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The letter came to the home of Brenda Sheridan, a Loudoun County, Virginia school board member, addressed to one of her adult children. It threatened to kill them both unless she left the board.
“It is too bad that your mother is an ugly communist whore,” said the hand-scrawled note, which the family read just after Christmas. “If she doesn’t quit or resign before the end of the year, we will kill her, but first, we will kill you!”
School board members across the United States have endured a rash of terroristic threats and hostile messages ignited by roiling controversies over policies on curtailing the coronavirus, bathroom access for transgender students and the teaching of America’s racial history.
Reuters documented the intimidation through contacts and interviews with 33 board members across 15 states and a review of threatening and harassing messages obtained from the officials or through public records requests. The news organization found more than 220 such messages in this sampling of districts. School officials or parents in 15 different counties received or witnessed threats they considered serious enough to report to police.
While school controversies are traditionally local, these threats often come from people out of state with no connection to the districts involved. They are part of a rising national wave of threats to public officials – including election officials and members of Congress – citing an array of grievances, often underpinned by apocalyptic conspiracy theories alleging “treason” or “tyranny.”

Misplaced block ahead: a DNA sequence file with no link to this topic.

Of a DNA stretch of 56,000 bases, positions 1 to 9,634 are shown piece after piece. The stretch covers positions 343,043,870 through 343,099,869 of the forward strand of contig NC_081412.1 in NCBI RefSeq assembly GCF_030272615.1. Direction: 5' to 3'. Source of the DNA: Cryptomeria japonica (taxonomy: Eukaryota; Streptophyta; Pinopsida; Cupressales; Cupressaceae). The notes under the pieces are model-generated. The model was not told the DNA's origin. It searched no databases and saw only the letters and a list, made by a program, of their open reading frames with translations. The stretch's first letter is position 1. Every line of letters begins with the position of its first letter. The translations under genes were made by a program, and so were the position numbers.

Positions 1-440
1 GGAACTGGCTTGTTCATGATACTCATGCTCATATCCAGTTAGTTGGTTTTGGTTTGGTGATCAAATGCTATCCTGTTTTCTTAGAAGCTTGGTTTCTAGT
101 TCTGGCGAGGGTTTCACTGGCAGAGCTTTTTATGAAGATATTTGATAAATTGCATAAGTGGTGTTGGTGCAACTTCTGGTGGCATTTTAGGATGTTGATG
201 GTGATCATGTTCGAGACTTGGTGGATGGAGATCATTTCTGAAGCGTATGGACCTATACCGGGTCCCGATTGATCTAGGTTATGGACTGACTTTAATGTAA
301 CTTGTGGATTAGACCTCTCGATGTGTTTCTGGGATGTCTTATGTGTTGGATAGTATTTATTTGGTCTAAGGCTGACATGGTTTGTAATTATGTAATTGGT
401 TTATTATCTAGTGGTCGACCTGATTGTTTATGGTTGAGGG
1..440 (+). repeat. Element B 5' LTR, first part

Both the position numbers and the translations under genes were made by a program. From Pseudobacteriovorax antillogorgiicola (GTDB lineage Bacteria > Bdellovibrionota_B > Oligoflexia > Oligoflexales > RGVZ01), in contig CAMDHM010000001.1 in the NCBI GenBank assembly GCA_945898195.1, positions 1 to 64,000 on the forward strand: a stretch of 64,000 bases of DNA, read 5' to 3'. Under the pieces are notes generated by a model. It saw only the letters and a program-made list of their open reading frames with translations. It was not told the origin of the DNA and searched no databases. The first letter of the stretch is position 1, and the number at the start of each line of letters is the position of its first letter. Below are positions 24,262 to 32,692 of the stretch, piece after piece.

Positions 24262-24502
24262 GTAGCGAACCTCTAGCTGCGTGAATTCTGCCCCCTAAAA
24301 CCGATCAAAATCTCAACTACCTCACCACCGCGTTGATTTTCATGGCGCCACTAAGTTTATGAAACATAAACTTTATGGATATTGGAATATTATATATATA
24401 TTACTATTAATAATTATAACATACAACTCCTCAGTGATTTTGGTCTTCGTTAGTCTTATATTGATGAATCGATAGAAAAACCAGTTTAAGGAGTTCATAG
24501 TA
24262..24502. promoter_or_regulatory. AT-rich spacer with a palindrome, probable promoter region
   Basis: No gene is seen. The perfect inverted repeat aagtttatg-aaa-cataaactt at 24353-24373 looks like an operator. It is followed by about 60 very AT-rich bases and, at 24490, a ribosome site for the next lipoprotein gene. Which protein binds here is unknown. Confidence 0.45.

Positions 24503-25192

About half the hostile messages documented by Reuters were sent to Sheridan, former chair of the Loudoun County, Virginia, school board, amid controversies over coronavirus protections, anti-racism efforts and bathroom policy. Twenty-two messages sent to Sheridan or the entire board included death threats or said members should be or would be killed.
In June, she received a threat saying: “Brenda, I am going to gut you like the fat f‑‑‑ing pig you are when I find you.”
The message, like the letter to her home, also threatened her children. Reuters agreed not to publish any personal details about Sheridan’s family members, at her request, because of her continuing safety concerns.
Board members in Pennsylvania’s Pennsbury school district received racist and anti-Semitic emails from around the country from people angry over the district’s diversity efforts. One said: “This why hitler threw you c‑‑ts in a gas chamber.”
In Dublin, Ohio, an anonymous letter sent to the board president vowed that officials would “pay dearly” for supporting education programs on race and mask mandates to stop the coronavirus. “You have become our enemies and you will be removed one way or the other,” it said.
School officials reported the messages to law enforcement in those three cases, as in many others documented by Reuters. No one has been arrested for sending these threatening messages, though a few people have been arrested for unruly or threatening behavior at board meetings.